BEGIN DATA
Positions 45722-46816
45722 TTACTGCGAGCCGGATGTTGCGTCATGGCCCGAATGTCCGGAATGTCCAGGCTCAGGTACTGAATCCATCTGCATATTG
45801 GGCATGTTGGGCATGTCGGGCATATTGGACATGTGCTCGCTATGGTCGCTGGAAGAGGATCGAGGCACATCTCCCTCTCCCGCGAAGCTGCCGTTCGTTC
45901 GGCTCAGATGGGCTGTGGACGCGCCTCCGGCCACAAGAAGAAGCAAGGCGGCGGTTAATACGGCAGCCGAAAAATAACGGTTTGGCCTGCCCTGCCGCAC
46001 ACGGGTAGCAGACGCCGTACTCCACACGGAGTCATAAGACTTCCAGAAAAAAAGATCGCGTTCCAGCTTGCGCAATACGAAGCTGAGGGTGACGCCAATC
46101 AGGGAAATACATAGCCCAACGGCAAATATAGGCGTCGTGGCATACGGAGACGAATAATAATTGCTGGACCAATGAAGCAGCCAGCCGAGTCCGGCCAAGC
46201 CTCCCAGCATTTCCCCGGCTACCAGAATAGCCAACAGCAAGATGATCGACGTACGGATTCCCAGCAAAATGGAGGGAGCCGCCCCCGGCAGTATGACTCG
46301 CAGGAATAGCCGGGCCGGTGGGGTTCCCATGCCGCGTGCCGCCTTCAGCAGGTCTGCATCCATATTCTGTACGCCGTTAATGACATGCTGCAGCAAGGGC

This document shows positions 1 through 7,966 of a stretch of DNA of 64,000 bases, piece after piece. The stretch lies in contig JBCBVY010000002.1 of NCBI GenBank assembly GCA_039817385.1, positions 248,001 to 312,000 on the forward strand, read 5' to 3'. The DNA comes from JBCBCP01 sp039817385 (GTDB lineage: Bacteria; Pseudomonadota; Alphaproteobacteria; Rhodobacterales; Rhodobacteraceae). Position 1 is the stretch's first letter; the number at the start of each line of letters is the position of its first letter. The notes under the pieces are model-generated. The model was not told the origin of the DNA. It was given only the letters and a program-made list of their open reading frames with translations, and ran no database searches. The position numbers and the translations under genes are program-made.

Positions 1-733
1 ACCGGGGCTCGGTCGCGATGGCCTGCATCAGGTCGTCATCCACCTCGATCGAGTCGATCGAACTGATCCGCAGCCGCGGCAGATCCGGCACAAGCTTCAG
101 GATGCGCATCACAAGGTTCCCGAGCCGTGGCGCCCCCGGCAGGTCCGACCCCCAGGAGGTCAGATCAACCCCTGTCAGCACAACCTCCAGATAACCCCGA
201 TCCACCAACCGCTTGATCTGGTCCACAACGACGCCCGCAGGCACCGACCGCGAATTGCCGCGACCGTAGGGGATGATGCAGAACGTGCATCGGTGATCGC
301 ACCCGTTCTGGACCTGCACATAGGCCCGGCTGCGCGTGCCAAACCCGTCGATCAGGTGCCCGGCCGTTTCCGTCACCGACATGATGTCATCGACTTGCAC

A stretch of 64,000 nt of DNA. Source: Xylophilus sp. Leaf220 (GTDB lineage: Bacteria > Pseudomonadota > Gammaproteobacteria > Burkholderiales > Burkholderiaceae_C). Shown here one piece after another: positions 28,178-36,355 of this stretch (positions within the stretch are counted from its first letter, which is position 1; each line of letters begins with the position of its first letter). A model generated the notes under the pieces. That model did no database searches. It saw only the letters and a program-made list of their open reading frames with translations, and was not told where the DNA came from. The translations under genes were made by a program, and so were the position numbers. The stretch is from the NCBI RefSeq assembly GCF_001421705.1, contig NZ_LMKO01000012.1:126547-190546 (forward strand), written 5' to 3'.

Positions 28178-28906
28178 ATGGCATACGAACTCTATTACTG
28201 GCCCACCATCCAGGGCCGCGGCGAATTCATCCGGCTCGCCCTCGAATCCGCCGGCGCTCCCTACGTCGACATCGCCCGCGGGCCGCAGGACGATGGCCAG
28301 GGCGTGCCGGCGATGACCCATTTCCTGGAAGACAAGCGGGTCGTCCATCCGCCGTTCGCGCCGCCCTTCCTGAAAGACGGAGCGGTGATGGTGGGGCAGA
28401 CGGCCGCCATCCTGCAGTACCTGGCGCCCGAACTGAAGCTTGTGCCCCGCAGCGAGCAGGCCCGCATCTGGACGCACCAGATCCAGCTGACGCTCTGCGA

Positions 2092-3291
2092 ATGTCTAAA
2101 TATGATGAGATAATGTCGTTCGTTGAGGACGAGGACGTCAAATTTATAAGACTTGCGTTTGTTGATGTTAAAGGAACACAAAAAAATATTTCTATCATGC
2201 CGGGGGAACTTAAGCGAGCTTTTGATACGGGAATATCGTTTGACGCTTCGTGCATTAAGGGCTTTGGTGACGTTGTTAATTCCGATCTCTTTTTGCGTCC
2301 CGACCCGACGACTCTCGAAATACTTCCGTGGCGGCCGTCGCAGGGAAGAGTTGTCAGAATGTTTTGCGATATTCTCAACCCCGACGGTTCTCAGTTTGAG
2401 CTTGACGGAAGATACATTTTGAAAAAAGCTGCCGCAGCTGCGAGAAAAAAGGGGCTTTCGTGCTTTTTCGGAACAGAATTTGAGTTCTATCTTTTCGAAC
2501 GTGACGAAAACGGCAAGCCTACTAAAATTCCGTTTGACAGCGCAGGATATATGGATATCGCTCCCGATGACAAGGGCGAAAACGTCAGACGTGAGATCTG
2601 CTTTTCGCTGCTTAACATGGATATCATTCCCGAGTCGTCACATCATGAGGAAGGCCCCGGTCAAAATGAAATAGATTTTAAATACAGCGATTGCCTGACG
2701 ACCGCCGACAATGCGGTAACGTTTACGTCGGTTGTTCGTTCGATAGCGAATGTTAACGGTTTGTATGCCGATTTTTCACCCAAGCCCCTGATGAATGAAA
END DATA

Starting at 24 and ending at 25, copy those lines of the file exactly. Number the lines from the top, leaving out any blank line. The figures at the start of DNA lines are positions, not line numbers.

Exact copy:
2201 CGGGGGAACTTAAGCGAGCTTTTGATACGGGAATATCGTTTGACGCTTCGTGCATTAAGGGCTTTGGTGACGTTGTTAATTCCGATCTCTTTTTGCGTCC
2301 CGACCCGACGACTCTCGAAATACTTCCGTGGCGGCCGTCGCAGGGAAGAGTTGTCAGAATGTTTTGCGATATTCTCAACCCCGACGGTTCTCAGTTTGAG